Thursday, December 13, 2012

We're ALL Visual Learners

If you're reading this sentence, you're a visual learner. To get to my blog, use your mouse, swipe your screen or click on the link I tweeted out, you have used the visual processing aspect of your brain. Just like you do to walk from your bed to the bathroom in the morning and pick up your toothbrush instead of a hair brush when you need to brush your teeth.

Almost two weeks ago I went to a talk by Dan Roam at the Rotman school here in Toronto and have been on a completely new mental direction ever since. Dan's book, 'Blah Blah Blah: What to do when words don't work', has been so affirming. It has set my creative imagination on fire and has prevented me from sleeping at a decent hour as my idea generator has been working overtime.

As Dan has stated in a number of fantastic podcast interviews (Boxes and Arrows, Mastermind Podcast, etc.), we have purposefully trained our brains to ignore the visual part of it that makes life so wonderful and meaningful. The linear and the verbal rule the world today. As he has said, we aren't electing Prime Ministers and Presidents based on their drawing skills, but rather their ability to talk. Contrast this present reality with another: the incredible growth of applications like Instagram and other platforms -Twitter and LinkedIn- updating their UI's to be more visually oriented.

Let me quote Dan here for a minute and target this passage to all those linear-focused business folk out there:

"The biggest buzzword in business these days is innovation. The business press, business leaders, and business schools can't say it enough: 'Innovation is the key to success.'...
When we're searching for innovation, aren't we simply seeking a different way of looking at the world? ...Why is it that at the moment in history when we most need to see the world differently, we don't force our mind to look at problems differently? If our goal is to look differently, where have all our pictures gone?"
Good question.
So, let's try an experiment. Take a gander at some of my recent Instragram photos:

Now, what did you just learn about me? 


  1. A very powerful visual tool in communicating ideas is Mind Mapping. I just completed a Business Analysis course on tools and techniques and Mind Mapping blew me away. It uses visuals to convey information in a way that the brain works (both sides).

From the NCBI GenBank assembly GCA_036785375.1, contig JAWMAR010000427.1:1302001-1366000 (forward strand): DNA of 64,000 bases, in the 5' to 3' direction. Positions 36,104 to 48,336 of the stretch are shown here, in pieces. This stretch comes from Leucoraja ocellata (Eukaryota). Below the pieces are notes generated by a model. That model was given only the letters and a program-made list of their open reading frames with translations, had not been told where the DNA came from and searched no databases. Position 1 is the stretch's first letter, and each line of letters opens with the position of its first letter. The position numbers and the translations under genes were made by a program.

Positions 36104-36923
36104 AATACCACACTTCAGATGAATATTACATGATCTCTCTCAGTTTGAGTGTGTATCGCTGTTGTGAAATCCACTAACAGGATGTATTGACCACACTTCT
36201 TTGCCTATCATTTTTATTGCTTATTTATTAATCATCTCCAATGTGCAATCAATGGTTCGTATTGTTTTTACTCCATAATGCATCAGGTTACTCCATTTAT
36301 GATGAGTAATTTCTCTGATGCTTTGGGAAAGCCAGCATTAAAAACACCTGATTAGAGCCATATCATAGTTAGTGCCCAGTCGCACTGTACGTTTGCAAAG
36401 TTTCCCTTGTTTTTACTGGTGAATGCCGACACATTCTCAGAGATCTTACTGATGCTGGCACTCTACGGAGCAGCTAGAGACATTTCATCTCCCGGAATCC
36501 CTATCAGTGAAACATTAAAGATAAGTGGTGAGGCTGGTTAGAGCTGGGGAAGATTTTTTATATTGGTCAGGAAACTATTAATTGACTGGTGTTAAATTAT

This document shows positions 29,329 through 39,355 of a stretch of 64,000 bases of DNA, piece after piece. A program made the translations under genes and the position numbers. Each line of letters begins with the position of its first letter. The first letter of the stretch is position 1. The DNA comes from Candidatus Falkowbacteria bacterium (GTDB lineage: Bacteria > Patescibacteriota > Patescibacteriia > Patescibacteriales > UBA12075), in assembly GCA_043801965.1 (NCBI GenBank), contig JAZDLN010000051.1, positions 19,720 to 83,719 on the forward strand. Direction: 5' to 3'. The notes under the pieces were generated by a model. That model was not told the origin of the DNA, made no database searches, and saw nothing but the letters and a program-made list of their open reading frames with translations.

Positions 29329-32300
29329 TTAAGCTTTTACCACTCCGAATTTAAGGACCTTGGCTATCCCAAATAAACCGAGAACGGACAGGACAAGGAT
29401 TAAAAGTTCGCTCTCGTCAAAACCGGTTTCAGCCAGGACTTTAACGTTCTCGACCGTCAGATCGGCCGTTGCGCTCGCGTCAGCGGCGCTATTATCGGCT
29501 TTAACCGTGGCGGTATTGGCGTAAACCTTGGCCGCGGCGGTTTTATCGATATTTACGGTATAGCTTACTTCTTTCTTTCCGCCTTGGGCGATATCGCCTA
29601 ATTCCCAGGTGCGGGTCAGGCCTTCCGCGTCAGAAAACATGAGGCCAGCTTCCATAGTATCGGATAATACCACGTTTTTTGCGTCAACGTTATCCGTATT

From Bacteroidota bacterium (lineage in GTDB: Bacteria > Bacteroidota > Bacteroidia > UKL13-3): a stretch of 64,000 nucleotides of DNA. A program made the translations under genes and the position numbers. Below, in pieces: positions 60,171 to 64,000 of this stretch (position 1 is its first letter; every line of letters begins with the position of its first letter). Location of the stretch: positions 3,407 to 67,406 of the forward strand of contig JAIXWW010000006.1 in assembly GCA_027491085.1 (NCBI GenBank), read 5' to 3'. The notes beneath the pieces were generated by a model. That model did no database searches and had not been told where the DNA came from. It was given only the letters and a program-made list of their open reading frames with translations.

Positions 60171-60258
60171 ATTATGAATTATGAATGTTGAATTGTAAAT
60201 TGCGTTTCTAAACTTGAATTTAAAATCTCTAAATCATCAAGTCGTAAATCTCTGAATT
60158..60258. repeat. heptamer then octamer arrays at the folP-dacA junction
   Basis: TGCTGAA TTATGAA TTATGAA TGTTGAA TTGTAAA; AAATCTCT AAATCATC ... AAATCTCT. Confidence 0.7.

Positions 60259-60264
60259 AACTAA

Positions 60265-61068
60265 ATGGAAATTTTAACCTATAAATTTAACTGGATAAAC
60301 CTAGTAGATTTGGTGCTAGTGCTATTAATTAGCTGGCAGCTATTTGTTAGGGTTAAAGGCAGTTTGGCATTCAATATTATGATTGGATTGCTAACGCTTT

I've used it since in a few projects. There's even an app for that! (Actually several).

    Mindmeister is my current fave.

    1. I think I put MindJet on my iPhone within the first week of purchasing it. I have a big whiteboard up on my wall for mind-mapping purposes and love how it helps me work through roadblocks, connect ideas and create new ones.

      I will now be checking out Mindmeister... Thanks!

  2. Sorry I missed Dan's talk at Rotman. Awesome that you're all fired up about visual learning and mind mapping, Mr. food/drink/cat/architecture (enormous enclosed spaces?) fan. I love the whiteboard for thinking things through too. I'll have to check out those apps for whiteboarding on the go. Thanks!

    1. One of the reasons I fell in love with my iPhone early on was that it gives me so many opportunities to create, capture ideas (verbal & visual), connect with others and learn on the go, anytime, anywhere. (A good data plan helps! lol!)

      I recommend you take a listen to a podcast that features Dan as he basically goes through the same ideas and such as I heard at Rotman. Well worth the time.

    2. I started using MindManager in 1991. While housecleaning, I just came across the floppy that I got when I bought it! I also found some old paper mindmaps that I made before I bought MindManager.
      We have been using Freemind for a while at the corporate level and it is a great little product for a perfect price.
      I am also involved in a group that is looking at modernizing Compendium which is an open source multi-dimensional mapping tool. It is also used a lot for dialogue mapping. I use it for problems that do not fit on a two dimensional page very well. If you start to get a lot of links between nodes on a 2D mindmap, you are developing an idea that really is multi-dimensional.

    3. Thanks, Ron! Lots to check on there and nice to hear how involved you are with the process and the tools.